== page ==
BeagleBoneBlack + Sensirion SHT71. Advanced humidity-temperature measurement system. This article provides a way to realize an advanced and reliable system to monitor the humidity and temperature of a weathered environment but where the accuracy of temperature and humidity measure is a must. Why do I choose these elements ? The BeagleBoneBlack is the state of art, the best single board computer, from my point of view, for cpu power, number of pins you can use (great board for prototyping), several electronic buses (see CAN, I2C, SPI ), cheap and finally linux based.The CPU in revicsion C is the TI SITARA AM3359, ARM CORTEX A8: a digital beast. The cons: it arrived at home  with the Angstrom distribution of linux. Sincerily, I haven’t appreciated that distro, so I migrated to linux ubuntu distro, with arm hf; I downloaded it from A distro with HF(hard float ) feature is adapt to run binary files developed with an external linux os, external ide tool (eclipse), and then, external toolchain. Otherwise if you compile a C souce code, for example,  with a IDE like Eclipse, with a toolchain created for the BBB, in a external linux environment you’ll got a strange error when you’ll launch the binary on the BeagleBone.  Even if, personally, this time, I adopted the old way: I wrote all my code using Xcode(this time I didn’t use linux specific header), sent all files by means of FileZilla, compiled these files on board, launched the binary. No I’m not crazy, it’s a common process I’m used to; I’m depending on apple mac and xcode. If you like an arm HF distro and want install that see this link: I wasted a lot of time following other wrong  instructions.
Following the wiring and the architectures hardware and software.
The Sensirion sht71 is one of over the top all-in-one sensors, to achieve the measuring of temperature and humidity. It’s, actually, a microcontroller with status register, joined to a couple of sensors having a digital output and using i2c protocol.  The cons: absolutely expensive. If you buy just one piece, in Italy, you can buy with same money amount a chinese 7’’ tablet. Incredible but true.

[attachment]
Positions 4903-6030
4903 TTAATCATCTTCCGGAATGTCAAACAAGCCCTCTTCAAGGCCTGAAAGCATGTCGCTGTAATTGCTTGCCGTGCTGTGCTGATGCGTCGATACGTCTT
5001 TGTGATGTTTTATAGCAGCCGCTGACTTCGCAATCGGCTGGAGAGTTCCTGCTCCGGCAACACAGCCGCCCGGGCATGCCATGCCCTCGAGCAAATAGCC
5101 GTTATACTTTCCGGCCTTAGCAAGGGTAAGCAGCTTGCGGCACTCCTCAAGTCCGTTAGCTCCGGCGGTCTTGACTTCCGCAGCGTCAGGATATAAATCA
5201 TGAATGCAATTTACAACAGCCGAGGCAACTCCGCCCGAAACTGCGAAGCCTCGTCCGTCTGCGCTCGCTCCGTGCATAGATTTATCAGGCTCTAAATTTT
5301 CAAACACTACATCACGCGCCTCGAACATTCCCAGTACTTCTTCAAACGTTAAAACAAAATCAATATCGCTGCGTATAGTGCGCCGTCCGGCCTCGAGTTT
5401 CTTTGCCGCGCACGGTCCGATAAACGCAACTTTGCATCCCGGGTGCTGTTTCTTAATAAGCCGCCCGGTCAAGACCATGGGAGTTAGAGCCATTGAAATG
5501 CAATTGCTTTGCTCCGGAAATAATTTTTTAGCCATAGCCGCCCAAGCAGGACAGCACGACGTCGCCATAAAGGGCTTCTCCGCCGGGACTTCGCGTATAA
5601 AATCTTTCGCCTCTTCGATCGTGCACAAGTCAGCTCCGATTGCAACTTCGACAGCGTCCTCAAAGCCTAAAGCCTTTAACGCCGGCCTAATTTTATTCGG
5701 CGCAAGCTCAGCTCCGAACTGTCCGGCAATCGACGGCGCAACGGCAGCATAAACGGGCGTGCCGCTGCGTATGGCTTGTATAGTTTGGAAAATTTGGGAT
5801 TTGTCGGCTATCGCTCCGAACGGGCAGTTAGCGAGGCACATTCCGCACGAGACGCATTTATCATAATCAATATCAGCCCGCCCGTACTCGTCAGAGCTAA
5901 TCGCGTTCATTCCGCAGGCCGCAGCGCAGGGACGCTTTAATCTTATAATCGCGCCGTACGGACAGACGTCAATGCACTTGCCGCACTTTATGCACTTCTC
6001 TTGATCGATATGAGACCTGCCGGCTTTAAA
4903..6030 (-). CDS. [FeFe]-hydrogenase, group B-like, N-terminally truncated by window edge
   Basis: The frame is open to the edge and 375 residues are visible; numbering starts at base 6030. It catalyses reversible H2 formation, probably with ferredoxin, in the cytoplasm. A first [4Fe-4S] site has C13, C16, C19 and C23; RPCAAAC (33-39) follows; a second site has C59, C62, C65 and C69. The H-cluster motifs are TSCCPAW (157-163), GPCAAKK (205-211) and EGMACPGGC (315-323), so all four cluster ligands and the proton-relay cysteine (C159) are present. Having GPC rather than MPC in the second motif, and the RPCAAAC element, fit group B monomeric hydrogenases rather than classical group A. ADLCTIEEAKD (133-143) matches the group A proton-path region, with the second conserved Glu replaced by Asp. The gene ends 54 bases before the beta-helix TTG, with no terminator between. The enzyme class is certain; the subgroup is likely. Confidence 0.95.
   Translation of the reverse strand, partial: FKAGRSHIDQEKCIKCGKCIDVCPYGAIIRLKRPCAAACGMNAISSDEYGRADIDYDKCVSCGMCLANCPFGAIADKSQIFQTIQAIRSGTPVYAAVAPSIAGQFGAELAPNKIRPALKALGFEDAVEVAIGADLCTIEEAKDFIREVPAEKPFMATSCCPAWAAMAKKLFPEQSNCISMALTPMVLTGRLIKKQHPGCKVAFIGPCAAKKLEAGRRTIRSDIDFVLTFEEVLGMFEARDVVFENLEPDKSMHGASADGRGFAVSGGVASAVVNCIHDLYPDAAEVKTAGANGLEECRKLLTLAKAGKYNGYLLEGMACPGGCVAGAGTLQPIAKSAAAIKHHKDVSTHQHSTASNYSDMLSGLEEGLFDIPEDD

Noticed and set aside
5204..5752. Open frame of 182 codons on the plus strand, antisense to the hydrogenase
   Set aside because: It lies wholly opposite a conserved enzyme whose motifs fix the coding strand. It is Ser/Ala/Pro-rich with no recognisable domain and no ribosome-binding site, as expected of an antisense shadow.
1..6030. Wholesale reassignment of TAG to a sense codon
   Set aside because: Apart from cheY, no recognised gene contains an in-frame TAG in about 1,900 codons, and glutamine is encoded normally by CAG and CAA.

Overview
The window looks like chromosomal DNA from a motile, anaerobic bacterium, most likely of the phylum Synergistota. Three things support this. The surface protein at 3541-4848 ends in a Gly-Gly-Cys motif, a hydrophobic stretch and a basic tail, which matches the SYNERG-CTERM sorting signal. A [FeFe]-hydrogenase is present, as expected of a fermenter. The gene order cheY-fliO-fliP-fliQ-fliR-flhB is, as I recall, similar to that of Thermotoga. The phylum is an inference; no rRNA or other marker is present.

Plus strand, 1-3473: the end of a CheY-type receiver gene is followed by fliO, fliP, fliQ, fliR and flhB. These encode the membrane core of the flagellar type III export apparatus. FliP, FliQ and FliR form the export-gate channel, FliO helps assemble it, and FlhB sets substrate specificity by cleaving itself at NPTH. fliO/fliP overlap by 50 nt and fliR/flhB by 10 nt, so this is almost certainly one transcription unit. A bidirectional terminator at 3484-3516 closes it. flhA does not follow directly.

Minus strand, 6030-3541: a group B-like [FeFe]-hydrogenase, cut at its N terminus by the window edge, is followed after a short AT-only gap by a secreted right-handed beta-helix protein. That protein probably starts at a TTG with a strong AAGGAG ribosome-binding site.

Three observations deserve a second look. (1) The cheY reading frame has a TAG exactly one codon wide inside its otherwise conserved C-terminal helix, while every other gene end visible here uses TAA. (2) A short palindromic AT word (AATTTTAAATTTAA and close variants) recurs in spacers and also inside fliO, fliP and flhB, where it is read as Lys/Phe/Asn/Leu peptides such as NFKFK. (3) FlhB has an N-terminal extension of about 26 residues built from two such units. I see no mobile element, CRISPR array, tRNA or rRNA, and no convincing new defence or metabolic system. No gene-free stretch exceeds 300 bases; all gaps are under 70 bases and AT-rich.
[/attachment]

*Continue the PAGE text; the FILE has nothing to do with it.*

written by Ivan Cerrato
LINUX  BeagleBoneBlack SHT71 I2C bus
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Architecture-hardware. The system architecture, in the basic version, has 2 elements: the BBB and a sensirion SHT71. But do to nature of the BBB, with 46 pins each expansion port you can add several sensors to the board. Deeper.Latest trend about the pins binding is called DT. The devices tree is a methodology, a pattern, a manner by means of you can override a former devices structure with a new layer.  In other words the board comes with a structures of devices, but you can overwrite it by means of a .dts file. dts stands for device tree source. the dts file has to be compiled and put in a particular directory, called bone_capemgr.* ; the .* is because it depends from the real configuartion of the board; it can change. Compilation of a dts file: dtc -O dtb -o xxxx-IO-00A0.dtbo -b O -@ xxxx-IO-00A0.dts Moving the compiled file, *.dtbo,  to the configuration in the slot: echo xxxx-IO > /sys/devices/bone_capemgr.*/slots Also the BeagleBoneBlack, but the preceding BeagleBone also, has the pins mux.  What does it mean? It means that every pin can have several way of working. A pin, depending from chosen pin,  can acts as i2c clock, i2c data, spi, pwm, uart and so on. Differing from  BBB with the Angstrom distro, in the distro Linux ubuntu-armhf, personally I used, the capemgr has gone. For that concerning the dts overwriting in this distro you can refer to Robert Nelson git site: For all mode pin mux I downloaded the table P8 and P9 from the Derek Molloy site: The  project. For the wiring implementation I chose 4 pins from the P9. P9_01 GND P9_03 VDDP9_15 GPIO1_16 for the i2c clock P9_23 GPIO1_17 for the i2c data //P9_15, GPIO1_16 #define PIN_I2C_CLOCK 1*32+16 //P9_23, GPIO1_17 #define PIN_I2C_DATA  1*32+17 The data pin of the sht71 has to be pulled-up trough a 10 K resistor to the VDD. The following picture shows the simple wirings. Note: in several cases when I attached the bbb to my mac with a usb cable, the mac crashed and restarted …without a logical reason. For that if you can use the board with the ethernet cable and use the power supply. To use a pin, with the BBB, remeber that the symbol P9_XX is just a human notation; in our case to  P9_15 corresponds GPIO1_16; the physycal value to address the pin is  x * 32 + 16, where x is the value from GPIO1_16 (x can be 0,1,2,3 according to the used register ), and 16 is the value GPIO1_16 that is the last value appearing on the pin register.The value obtained from the simple computation is used from C code, to physically address the pins.